Underwear Masks, Mandatory Work, And Solitary Confinement: Wisconsin Inmates Under Coronavirus
Updated at 1:03 p.m. CT
According to Gov. Tony Evers, Wisconsin’s safer-at-home orders are intended to protect “vulnerable communities.” Many vulnerable populations fall directly under the state’s care, like public school students, people who receive social welfare, and much of the elderly population. Perhaps one of the most vulnerable communities, though, is the state’s prison population.
There are currently more than 20,000 people under the care of the Wisconsin Department of Corrections serving a variety of sentences. They completely depend on the state for food, shelter, medicine, and safety.
One of Evers’ prevailing campaign promises included cutting the state’s prison population in half, but groups like the ACLU have criticized the slow pace of releases for those at risk of COVID-19. The group’s lawsuit cited a 1.3% reduction in the state’s prison population since the pandemic began.
We received a Bubbler Talk question regarding Wisconsin inmates from someone whose loved one is currently incarcerated in one of several minimum-security units across the state. The inmate is concerned with the way the DOC is treating inmates and has witnessed contradictions to the DOC’s public handling of the COVID-19 pandemic. That prompted WUWM to investigate the conditions in facilities such as his.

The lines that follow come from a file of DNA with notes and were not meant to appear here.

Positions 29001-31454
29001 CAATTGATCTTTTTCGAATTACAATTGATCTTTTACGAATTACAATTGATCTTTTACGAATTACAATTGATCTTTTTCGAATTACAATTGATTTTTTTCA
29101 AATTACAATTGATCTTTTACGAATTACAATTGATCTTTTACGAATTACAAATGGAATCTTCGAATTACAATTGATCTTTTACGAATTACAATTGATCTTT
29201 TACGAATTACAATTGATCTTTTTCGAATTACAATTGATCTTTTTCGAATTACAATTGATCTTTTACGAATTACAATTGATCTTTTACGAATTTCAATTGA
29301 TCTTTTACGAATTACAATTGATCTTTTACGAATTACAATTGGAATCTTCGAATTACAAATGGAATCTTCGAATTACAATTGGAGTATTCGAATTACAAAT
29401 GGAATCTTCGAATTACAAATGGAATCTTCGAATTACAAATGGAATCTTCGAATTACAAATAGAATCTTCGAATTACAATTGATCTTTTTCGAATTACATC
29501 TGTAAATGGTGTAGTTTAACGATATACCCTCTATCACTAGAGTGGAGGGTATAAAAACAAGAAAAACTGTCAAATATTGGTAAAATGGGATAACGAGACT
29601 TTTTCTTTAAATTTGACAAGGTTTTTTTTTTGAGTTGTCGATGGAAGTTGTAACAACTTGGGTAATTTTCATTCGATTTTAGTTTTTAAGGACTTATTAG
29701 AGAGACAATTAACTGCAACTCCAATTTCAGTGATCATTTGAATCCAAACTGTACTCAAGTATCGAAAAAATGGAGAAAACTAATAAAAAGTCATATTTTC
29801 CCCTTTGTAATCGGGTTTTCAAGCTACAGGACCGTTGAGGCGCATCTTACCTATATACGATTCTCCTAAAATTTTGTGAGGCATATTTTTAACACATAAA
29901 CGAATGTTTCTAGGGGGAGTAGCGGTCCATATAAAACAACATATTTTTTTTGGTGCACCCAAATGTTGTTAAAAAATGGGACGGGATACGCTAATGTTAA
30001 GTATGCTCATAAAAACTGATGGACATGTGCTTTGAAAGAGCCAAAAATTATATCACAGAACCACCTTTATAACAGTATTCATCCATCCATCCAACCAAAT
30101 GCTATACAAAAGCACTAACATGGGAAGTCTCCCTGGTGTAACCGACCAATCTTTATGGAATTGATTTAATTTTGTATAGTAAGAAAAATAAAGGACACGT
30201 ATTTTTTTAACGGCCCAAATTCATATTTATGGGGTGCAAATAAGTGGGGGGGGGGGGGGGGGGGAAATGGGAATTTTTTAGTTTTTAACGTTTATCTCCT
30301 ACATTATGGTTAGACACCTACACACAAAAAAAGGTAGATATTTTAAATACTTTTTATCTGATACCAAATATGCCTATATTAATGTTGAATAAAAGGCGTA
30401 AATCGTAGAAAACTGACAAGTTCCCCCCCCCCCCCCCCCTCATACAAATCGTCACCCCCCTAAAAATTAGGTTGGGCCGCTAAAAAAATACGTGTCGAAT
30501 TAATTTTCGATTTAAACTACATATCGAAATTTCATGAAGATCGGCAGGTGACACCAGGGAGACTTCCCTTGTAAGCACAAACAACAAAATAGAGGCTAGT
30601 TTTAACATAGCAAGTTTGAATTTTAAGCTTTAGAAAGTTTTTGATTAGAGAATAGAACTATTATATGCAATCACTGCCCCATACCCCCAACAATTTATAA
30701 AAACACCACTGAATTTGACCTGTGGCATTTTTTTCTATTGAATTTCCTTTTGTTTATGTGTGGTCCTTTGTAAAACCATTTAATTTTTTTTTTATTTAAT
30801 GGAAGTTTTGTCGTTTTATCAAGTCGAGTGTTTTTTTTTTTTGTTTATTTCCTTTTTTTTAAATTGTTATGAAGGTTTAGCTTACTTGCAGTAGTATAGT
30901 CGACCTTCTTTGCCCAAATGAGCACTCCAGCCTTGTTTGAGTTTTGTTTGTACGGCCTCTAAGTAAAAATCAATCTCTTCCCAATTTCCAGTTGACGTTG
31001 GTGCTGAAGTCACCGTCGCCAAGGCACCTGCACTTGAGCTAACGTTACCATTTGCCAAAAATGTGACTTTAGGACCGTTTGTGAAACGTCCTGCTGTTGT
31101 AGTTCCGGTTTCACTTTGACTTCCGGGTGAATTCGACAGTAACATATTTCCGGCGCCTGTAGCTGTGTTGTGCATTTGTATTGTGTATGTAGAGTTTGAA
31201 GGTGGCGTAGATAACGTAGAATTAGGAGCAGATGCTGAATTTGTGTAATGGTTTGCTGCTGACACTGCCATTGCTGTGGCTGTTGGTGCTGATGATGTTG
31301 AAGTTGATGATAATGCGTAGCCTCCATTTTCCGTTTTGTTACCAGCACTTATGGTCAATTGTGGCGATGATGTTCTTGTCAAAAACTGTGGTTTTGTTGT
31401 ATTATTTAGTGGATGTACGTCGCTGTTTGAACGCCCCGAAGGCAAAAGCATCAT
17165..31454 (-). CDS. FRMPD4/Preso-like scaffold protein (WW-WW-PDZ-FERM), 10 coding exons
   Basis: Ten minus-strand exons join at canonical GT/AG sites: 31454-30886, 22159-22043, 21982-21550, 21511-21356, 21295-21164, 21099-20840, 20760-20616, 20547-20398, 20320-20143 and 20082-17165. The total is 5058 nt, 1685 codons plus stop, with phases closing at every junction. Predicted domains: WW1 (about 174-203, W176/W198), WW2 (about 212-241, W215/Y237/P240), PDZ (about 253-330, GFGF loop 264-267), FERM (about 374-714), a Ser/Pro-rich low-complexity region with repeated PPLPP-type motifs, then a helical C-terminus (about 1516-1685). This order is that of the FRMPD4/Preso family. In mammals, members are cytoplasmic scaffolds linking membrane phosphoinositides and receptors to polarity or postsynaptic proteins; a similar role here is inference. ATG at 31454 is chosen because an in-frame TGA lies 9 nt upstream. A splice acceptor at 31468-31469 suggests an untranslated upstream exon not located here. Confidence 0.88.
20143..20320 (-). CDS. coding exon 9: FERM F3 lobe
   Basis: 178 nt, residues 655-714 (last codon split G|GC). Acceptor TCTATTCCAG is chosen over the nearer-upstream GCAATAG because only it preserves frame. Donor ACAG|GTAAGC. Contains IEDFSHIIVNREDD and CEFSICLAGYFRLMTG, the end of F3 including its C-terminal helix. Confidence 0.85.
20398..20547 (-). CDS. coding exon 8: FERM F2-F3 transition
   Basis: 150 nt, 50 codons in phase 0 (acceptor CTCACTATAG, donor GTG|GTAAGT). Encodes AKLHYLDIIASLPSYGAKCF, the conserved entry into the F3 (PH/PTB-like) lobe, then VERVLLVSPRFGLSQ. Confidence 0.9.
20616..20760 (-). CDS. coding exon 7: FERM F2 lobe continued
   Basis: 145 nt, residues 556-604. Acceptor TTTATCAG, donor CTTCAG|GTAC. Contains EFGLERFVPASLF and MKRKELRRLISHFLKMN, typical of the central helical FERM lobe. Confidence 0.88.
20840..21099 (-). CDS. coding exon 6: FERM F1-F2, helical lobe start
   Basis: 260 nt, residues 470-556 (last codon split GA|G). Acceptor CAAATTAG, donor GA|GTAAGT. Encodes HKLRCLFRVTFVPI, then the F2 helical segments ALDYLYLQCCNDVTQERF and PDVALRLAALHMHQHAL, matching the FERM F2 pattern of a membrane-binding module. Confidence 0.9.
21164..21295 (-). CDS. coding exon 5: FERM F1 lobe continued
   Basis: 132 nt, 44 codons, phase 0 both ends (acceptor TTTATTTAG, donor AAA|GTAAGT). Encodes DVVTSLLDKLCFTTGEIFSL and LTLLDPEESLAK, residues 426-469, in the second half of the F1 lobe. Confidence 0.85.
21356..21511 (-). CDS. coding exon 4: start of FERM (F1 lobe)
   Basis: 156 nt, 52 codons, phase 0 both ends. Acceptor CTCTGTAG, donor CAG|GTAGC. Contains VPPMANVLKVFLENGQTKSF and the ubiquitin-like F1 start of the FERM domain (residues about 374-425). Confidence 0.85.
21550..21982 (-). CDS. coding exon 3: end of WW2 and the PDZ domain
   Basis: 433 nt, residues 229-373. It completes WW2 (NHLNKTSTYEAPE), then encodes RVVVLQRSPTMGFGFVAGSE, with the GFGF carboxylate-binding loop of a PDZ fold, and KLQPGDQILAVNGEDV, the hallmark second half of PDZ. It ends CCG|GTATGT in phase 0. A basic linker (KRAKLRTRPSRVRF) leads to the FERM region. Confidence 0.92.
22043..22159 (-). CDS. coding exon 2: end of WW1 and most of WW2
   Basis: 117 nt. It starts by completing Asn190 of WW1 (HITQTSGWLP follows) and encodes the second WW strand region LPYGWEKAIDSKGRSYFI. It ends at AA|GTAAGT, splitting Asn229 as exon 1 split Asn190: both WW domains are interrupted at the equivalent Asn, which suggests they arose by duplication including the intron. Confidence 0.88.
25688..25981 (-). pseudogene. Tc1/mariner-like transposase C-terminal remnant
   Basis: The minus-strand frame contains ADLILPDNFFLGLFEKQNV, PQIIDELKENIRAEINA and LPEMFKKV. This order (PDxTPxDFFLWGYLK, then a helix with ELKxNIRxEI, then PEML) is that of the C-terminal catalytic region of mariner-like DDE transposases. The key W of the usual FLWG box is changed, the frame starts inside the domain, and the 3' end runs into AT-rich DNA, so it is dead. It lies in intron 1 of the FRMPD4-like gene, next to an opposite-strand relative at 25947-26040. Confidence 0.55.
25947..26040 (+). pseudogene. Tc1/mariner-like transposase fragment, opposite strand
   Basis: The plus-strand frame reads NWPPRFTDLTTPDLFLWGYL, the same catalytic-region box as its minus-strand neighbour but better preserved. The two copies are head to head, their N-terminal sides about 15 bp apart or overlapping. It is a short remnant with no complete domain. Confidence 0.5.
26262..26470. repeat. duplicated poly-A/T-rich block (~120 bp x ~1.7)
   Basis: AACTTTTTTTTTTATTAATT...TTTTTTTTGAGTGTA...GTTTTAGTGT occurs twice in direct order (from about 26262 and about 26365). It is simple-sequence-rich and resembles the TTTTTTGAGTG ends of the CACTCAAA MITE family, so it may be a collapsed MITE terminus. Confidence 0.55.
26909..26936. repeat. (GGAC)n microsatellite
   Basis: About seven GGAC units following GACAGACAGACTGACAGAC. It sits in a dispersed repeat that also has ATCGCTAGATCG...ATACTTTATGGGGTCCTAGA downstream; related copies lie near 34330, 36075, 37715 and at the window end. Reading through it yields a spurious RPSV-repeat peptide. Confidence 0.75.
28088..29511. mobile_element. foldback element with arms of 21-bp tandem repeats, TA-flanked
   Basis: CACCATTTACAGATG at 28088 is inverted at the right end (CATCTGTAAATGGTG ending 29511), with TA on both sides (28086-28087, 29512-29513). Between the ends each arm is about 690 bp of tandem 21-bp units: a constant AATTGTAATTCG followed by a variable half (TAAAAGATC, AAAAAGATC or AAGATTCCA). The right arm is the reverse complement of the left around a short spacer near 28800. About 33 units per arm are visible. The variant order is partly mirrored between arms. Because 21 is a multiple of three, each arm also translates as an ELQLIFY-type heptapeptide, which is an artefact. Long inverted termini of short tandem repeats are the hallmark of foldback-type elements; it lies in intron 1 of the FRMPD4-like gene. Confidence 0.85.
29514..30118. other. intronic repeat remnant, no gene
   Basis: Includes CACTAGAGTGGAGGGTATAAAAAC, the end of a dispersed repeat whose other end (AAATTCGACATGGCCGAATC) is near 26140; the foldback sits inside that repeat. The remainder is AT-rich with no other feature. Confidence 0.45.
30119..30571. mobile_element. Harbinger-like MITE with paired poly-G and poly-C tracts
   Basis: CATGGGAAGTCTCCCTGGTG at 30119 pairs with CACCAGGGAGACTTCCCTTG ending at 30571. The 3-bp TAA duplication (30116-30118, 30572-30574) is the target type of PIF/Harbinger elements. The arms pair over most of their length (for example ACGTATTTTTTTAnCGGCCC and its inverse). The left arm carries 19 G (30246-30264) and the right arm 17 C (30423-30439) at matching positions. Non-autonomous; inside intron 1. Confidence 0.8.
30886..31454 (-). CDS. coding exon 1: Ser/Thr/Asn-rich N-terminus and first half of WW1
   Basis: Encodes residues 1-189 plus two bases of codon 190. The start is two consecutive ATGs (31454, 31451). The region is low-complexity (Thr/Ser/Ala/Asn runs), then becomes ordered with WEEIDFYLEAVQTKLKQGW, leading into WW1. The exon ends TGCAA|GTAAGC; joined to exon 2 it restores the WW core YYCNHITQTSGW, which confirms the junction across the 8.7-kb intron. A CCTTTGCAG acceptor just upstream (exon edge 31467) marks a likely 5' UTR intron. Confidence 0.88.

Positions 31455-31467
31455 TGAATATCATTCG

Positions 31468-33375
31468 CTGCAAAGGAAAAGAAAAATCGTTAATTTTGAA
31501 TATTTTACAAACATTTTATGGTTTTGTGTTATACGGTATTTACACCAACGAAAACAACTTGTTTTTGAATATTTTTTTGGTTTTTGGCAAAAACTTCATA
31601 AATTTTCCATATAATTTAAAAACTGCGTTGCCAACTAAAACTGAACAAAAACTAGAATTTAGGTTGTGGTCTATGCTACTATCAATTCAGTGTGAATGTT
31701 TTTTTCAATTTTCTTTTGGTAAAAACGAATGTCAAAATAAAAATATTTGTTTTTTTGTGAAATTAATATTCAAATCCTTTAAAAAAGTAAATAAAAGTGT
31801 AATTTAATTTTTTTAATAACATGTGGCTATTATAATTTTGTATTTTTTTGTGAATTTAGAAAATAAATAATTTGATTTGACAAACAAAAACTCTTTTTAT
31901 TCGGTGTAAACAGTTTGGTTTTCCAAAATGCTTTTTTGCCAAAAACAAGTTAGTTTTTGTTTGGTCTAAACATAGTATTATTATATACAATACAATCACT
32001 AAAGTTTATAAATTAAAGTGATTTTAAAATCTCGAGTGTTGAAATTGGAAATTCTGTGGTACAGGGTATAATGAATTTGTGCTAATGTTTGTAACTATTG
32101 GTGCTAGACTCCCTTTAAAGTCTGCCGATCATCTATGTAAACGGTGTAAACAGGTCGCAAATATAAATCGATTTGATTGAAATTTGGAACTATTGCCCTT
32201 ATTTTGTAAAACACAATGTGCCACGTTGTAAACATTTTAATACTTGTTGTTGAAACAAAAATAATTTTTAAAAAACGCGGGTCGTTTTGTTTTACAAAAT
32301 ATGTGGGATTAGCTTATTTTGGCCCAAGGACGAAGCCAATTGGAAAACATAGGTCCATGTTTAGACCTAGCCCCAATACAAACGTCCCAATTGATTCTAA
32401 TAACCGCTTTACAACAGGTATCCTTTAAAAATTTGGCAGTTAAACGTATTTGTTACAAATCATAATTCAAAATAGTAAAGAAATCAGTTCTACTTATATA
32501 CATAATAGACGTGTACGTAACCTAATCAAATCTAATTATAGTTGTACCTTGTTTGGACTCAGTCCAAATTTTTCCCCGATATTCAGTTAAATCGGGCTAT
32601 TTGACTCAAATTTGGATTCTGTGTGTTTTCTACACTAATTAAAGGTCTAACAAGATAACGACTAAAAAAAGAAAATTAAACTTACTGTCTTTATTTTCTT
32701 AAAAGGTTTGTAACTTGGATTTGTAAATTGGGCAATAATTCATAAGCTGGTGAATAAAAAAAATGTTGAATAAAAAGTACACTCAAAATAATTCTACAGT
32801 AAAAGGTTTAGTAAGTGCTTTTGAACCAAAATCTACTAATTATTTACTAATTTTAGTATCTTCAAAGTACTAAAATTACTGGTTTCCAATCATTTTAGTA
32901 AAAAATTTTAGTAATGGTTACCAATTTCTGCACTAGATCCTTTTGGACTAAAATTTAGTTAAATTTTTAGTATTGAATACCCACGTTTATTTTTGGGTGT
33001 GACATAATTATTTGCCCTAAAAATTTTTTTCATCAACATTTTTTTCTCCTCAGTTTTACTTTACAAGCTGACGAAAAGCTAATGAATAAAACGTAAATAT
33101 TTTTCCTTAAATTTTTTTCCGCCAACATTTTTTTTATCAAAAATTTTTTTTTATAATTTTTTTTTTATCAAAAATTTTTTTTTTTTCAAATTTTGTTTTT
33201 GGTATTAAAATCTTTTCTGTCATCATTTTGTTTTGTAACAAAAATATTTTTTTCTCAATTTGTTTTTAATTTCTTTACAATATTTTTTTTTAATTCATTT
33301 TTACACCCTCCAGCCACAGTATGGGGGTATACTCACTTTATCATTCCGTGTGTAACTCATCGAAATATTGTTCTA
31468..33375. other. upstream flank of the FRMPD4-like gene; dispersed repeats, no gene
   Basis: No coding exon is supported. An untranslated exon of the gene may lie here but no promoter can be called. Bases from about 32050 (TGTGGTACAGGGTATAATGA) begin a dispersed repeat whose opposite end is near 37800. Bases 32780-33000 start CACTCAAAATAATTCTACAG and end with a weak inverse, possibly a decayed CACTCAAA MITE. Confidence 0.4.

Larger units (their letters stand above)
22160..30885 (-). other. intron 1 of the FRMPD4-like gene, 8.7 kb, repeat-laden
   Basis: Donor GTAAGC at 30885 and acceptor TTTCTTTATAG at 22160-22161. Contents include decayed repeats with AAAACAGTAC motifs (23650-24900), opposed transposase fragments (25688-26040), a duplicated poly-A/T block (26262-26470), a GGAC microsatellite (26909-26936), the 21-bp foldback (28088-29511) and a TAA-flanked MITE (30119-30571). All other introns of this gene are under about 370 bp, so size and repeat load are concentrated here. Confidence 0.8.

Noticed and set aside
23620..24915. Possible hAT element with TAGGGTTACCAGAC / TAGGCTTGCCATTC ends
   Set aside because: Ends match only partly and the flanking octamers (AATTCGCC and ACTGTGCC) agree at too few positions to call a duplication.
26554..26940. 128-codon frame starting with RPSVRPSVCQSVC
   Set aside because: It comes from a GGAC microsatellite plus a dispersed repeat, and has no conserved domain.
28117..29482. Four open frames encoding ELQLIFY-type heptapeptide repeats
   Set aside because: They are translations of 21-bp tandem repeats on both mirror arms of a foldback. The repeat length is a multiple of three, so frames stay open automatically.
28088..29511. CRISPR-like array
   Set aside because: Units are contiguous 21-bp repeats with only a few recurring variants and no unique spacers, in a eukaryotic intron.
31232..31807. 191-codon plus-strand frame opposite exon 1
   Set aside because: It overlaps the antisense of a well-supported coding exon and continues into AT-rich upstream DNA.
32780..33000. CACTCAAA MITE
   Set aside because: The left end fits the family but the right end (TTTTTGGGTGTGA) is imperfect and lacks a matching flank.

"They're not allowed visitation. They're not allowed as many phone calls." - The Question Asker
The inmate tells WUWM that he interacted with at least one corrections officer who has tested positive for COVID-19. Meanwhile, a fellow inmate who displayed symptoms was transferred to the Milwaukee Secure Detention Facility after being threatened with solitary confinement. WUWM has corroborated the inmate’s allegations through news reports and public records available through the DOC. Given the allegations of retaliation against inmates who raise coronavirus concerns, WUWM has agreed to keep the names of the inmate and question asker private.
“All of the inmates are fearful,” said the question asker. She says prison conditions have “changed dramatically” since the coronavirus came to Wisconsin.
“They’re not allowed visitation. They’re not allowed as many phone calls,” she said.
Wisconsin inmates are at high risk for exposure to the coronavirus. Not only from corrections officers who come to work from the general public, but also through extensive work-release programs that allow inmates to leave prison confines for several hours per day to work alongside the general public.
A DOC statement provided to WUWM says that officers who display coronavirus symptoms are encouraged to stay home, but the statement did not share whether the same policy applies to contractors. Inmates are also concerned about asymptomatic cases, which can appear in as many as half of COVID-19 carriers, and can only be verified with a proper test.
Despite the DOC’s public statements that work release programs would be suspended in early April, the inmate says he and others in work release continued to work outside of the prison for three weeks after DOC Secretary Kevin A. Carr ordered to shut down the program. For many prisoners assigned to work release, opting out is not an option. Salaries earned through the program are intended to pay restitution.